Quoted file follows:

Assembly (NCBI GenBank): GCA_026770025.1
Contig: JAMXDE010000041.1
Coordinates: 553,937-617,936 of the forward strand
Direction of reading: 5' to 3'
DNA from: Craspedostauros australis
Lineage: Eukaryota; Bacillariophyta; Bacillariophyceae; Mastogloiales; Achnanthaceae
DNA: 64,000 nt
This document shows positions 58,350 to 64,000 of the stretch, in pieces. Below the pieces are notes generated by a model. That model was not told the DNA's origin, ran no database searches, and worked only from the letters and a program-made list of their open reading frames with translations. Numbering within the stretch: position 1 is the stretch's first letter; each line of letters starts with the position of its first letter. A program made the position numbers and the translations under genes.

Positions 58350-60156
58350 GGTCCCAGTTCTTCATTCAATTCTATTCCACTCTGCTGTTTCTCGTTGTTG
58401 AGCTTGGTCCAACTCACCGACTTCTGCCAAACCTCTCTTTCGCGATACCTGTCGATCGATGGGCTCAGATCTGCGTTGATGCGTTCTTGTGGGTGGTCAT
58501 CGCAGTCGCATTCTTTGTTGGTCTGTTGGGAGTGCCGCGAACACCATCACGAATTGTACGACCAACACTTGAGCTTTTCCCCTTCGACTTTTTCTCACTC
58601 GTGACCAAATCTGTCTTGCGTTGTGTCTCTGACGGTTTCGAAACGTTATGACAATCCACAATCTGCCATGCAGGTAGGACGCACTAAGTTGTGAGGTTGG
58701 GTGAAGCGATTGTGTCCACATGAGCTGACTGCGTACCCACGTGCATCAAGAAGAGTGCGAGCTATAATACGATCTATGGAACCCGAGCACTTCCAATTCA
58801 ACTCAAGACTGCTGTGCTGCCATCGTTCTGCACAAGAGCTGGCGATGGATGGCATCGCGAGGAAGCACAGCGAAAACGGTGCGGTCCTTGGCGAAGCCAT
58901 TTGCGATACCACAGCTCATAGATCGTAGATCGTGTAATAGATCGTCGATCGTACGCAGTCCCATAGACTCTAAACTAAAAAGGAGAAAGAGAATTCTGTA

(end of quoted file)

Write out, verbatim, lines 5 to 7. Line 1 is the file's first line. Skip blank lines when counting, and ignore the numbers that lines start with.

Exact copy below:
DNA from: Craspedostauros australis
Lineage: Eukaryota; Bacillariophyta; Bacillariophyceae; Mastogloiales; Achnanthaceae
DNA: 64,000 nt